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Transportation plan seeks to make Rochester safer for pedestrians and cyclists

A cyclist on a city street.
File photo
A cyclist on a city street.

A new city plan identifies more than 180 projects aimed at improving conditions for pedestrians and cyclists, as well as accessibility for people using mobility aids such as wheelchairs.

The city’s first Active Transportation Plan is meant to help staff and elected leaders incorporate walking, biking, and accessibility considerations into decision-making and planning for infrastructure investments.

Roughly one quarter of Rochester’s households do not own cars, according to the plan. The city’s Department of Environmental Services Commissioner, Rich Perrin, said the transportation plan’s objectives are rooted in equity. Most roads were designed to prioritize motor vehicles.

“Somebody who just cannot afford one and has no other way of being able to travel around, again, has to expect that they have as much of a right as anybody else to get from where they are to where they want to be without undue risk to life.”

Between 2017 and 2021, 26 pedestrians were hit by cars and killed, while 172 were seriously injured, according to the report.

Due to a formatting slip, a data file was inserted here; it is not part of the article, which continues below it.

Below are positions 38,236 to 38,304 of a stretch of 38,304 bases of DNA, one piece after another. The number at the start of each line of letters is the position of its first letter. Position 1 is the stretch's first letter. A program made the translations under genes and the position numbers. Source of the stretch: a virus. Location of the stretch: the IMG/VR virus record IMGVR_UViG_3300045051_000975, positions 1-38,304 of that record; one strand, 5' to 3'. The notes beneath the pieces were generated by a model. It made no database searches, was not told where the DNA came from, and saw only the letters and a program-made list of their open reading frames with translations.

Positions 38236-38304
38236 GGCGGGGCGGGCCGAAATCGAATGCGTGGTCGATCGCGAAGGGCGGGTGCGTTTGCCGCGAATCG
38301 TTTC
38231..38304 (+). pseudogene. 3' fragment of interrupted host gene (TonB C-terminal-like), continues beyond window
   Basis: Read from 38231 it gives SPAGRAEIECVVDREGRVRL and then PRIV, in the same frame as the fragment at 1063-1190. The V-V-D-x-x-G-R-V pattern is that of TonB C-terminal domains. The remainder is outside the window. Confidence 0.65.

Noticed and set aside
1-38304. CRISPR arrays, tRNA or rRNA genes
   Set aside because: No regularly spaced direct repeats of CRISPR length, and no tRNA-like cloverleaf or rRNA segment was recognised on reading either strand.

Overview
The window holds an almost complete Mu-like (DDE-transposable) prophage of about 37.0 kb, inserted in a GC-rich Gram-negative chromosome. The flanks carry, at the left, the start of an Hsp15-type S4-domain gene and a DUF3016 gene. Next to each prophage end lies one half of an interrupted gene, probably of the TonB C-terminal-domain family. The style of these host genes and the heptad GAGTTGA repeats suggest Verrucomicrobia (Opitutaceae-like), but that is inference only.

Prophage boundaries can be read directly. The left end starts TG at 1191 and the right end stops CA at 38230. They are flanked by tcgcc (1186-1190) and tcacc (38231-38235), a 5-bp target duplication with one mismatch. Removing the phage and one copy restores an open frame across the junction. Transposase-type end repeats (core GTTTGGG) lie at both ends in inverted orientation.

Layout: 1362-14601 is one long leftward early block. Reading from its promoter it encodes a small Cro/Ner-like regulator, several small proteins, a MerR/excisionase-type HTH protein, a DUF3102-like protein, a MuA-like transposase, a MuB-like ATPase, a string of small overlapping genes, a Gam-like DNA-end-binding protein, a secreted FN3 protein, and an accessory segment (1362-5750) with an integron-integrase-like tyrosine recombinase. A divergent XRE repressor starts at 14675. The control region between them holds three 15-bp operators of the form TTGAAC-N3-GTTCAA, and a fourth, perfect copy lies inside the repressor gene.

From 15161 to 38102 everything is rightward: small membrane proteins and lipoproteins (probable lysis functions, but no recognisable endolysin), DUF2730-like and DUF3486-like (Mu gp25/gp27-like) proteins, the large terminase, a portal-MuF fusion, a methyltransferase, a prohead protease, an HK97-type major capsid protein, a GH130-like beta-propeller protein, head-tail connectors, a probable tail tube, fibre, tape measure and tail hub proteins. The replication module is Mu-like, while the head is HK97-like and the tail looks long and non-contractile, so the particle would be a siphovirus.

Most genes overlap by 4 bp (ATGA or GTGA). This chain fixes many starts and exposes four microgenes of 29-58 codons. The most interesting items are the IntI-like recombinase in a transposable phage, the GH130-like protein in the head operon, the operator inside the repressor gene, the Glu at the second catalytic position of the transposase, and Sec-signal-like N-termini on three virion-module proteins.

The plan identifies key intersections and street segments for pedestrian safety improvements. It also calls for a few dozen miles of new bike infrastructure, with an emphasis on developing comfortable networks that are direct, predictable, and connect cyclists with places they want to go.

Reconnect Rochester’s Cycling Manager Jesse Peers said he’s happy to see the emphasis on complete cycling routes. He added that the plan’s recommendations for the city to build north-south and east-west spine networks for cyclists are especially important. It suggests a handful of potential routes.

"We’re optimistic,” Peers said. “The city will definitely have to build political will and it'll have to harden its resolve to get this thing done. But we like what this plan is aiming at, in terms of bikeability.”

Jeremy Moule is a deputy editor with WXXI News. He also covers Monroe County.